Wharton: Plan for Memphis' homeless has been misunderstood - WMC Action News 5 - Memphis, Tennessee

Wharton: Plan for Memphis' homeless has been misunderstood

By Kontji Anthony - bio | email | Twitter | Facebook

MEMPHIS, TN (WMC-TV) - Memphis Mayor A C Wharton says efforts to eradicate homelessness across the city have been taken the wrong way.

Monday, Wharton said misinformation is circulating about his new plan to address the homeless.

"We have no quote-sweeps-closed-quote," he said.

In interviews and in a written statement, Wharton said the city is not deploying police officers to arrest the homeless.  Rather, he's asking service providers to help find housing for those who can't afford the six to eight dollars per night to stay at a shelter.

The officers will accompany the providers.

"The effort will begin to find suitable, protective and humane accommodations," Wharton said.

Wharton said he supports the idea of a taxpayer-funded, city-run homeless shelter, saying if Memphis can house hurricane victims at a moment's notice, the city should help its own homeless residents.

"It really got taken out of context what we really were trying to do," he said.

This Wednesday, according to Memphis Police Director Larry Godwin, teams of service providers and officers will go to homeless encampments in Midtown and Downtown.  There, they will give people seven-days notice to connect with homeless groups to locate housing out of the cold and under a roof.

Wharton said there is a difference between homelessness and lawlessness.
    
"You can't allow homelessness to become a license to flout the law," he said.

Wharton added there's a big difference between those who panhandle for a living and those who can't afford shelter.  He said the city's vacant school buildings could be used for homeless housing, instead of having people live in encampments without running water and electricity.

 


 

Statement from Mayor A C Wharton:

"Given the recent shift in temperatures, finding a humane, responsible, proactive way to meet the needs of our city's homeless population has obviously become a major priority. Starting this week, Colonel Billy Garrett of the Memphis Police Department and his officers will be working to connect individuals and families in need with local service providers who can help them. This is a new, above-and-beyond collaboration with the Hospitality Hub and other service providers to make sure that we are accommodating and helping as many homeless individuals as possible. My staff is working with the Memphis Police Department and local service providers to ensure we remain coordinated in our efforts to help the homeless.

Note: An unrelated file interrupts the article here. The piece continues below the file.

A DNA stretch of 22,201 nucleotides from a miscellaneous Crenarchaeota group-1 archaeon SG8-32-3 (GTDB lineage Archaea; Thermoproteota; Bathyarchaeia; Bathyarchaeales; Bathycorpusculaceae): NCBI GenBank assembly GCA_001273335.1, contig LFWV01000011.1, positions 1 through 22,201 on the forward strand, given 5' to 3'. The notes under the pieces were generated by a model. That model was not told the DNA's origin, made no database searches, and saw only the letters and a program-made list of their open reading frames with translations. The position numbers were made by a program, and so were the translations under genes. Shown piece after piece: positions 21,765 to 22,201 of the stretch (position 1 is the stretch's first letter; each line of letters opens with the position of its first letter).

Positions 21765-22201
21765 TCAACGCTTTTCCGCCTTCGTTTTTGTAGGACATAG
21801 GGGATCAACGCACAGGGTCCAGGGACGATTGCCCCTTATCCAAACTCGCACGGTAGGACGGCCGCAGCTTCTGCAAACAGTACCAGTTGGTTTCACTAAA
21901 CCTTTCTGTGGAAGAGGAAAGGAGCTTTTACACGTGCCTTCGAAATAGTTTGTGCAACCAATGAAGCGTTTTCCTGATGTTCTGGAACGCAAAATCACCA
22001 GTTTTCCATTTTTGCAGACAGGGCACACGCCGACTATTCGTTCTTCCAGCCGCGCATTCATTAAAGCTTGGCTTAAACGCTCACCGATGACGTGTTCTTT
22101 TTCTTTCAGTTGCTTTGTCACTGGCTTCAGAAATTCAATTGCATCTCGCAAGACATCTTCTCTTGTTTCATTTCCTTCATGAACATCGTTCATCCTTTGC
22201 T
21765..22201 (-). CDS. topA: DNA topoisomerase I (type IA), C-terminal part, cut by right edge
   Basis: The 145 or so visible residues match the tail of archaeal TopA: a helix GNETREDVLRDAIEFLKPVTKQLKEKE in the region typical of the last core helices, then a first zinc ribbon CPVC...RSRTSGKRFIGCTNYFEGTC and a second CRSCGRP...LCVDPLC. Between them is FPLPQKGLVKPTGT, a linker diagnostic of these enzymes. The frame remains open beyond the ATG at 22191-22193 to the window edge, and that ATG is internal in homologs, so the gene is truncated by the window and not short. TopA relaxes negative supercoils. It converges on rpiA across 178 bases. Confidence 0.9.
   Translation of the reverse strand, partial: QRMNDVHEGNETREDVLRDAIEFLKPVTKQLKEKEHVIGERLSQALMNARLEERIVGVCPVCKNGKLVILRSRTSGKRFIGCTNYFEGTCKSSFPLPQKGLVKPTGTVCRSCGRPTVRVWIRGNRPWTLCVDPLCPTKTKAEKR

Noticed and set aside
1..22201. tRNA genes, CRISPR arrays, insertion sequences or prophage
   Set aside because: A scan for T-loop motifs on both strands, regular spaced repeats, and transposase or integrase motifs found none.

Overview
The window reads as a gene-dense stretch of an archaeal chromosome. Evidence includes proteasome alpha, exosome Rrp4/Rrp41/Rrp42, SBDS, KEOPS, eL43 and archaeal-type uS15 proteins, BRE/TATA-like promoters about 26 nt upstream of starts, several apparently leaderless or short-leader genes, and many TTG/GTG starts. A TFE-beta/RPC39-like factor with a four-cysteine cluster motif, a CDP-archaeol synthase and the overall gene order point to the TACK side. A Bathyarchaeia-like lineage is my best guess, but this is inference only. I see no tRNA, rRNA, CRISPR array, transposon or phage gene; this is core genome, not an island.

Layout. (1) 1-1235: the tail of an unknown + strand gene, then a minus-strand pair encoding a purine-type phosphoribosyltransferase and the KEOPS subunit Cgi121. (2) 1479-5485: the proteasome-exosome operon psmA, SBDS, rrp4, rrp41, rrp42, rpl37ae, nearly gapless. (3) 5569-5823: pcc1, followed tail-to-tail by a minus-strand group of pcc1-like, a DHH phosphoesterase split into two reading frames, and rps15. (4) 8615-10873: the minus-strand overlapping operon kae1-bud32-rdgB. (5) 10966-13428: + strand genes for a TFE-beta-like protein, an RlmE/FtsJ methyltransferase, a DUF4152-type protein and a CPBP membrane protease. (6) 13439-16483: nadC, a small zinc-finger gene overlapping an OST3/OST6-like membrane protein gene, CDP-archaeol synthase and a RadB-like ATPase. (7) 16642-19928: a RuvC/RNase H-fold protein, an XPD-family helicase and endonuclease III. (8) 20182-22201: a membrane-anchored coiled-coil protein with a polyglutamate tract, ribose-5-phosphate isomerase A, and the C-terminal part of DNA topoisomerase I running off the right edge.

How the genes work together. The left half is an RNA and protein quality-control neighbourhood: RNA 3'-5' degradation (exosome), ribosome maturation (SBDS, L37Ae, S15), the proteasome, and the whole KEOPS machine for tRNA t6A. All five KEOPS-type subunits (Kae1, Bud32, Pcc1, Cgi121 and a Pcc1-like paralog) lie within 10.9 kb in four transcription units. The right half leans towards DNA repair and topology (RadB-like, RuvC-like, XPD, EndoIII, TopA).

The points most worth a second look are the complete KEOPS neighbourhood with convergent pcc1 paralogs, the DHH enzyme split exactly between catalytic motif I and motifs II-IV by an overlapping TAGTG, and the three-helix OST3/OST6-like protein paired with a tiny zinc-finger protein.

"I want to assure every citizen and every concerned party that homeless individuals are in no way going to be targets of a 'sweep' or a 'round-up.' There will be no 'crack down' on homeless people, as some have claimed. Any action that is being taken by the Memphis Police Department will be protective, proactive, and humane. I will tolerate nothing less.

"It must be noted that removing illegal dwellings and encampments is something that is done on a regular basis by the MPD. However, we recognize that this alone is not a solution. Connecting Memphians in need with services that can truly help them must be part of the process.

"Let me be clear: the City of Memphis has no fight with our city's poor and homeless citizens; we are, however, at war with the conditions that cause these individuals and families to go without shelter. Obviously there is no easy and quick solution to the pernicious and critical problem of poverty. Ending the crisis of homeless will only come about through the improvement of our schools, an increase in college attainment and appropriate job training programs, and the continued development of our local economy. No one is more concerned about this problem than I am, and no one is working harder on these fronts than my staff, my Division Directors, and me."

In November, the City of Memphis Division of Housing and Community Development and Partners for the Homeless officially launched a new $4.2 million effort aimed at preventing Shelby County residents from becoming literally homeless or to quickly re-house those who are already homeless (in emergency shelters, transitional housing, or on the streets.)

The project includes four key elements that are new to the region:

1) A 24-hour hotline to respond to families in Shelby County who are homeless and seeking shelter;

2) A central assessment and intake operated by MIFA that connects homeless and imminently homeless households with the most appropriate housing resources;

3) Financial assistance and supportive services to prevent evictions or rapidly re-house those who are already homeless;

4) Mediation services and access to public benefit programs including Food Stamps, Families First, Medicaid, etc.


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